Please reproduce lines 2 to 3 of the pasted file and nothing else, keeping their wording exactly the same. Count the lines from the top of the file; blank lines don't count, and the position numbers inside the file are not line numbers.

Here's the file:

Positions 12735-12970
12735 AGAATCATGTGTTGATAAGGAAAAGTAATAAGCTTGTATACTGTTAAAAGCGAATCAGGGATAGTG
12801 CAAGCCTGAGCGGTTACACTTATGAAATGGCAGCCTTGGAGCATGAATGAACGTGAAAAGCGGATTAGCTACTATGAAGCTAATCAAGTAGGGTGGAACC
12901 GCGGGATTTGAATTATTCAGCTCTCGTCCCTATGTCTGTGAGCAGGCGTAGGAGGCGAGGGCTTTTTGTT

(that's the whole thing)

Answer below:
12735 AGAATCATGTGTTGATAAGGAAAAGTAATAAGCTTGTATACTGTTAAAAGCGAATCAGGGATAGTG
12801 CAAGCCTGAGCGGTTACACTTATGAAATGGCAGCCTTGGAGCATGAATGAACGTGAAAAGCGGATTAGCTACTATGAAGCTAATCAAGTAGGGTGGAACC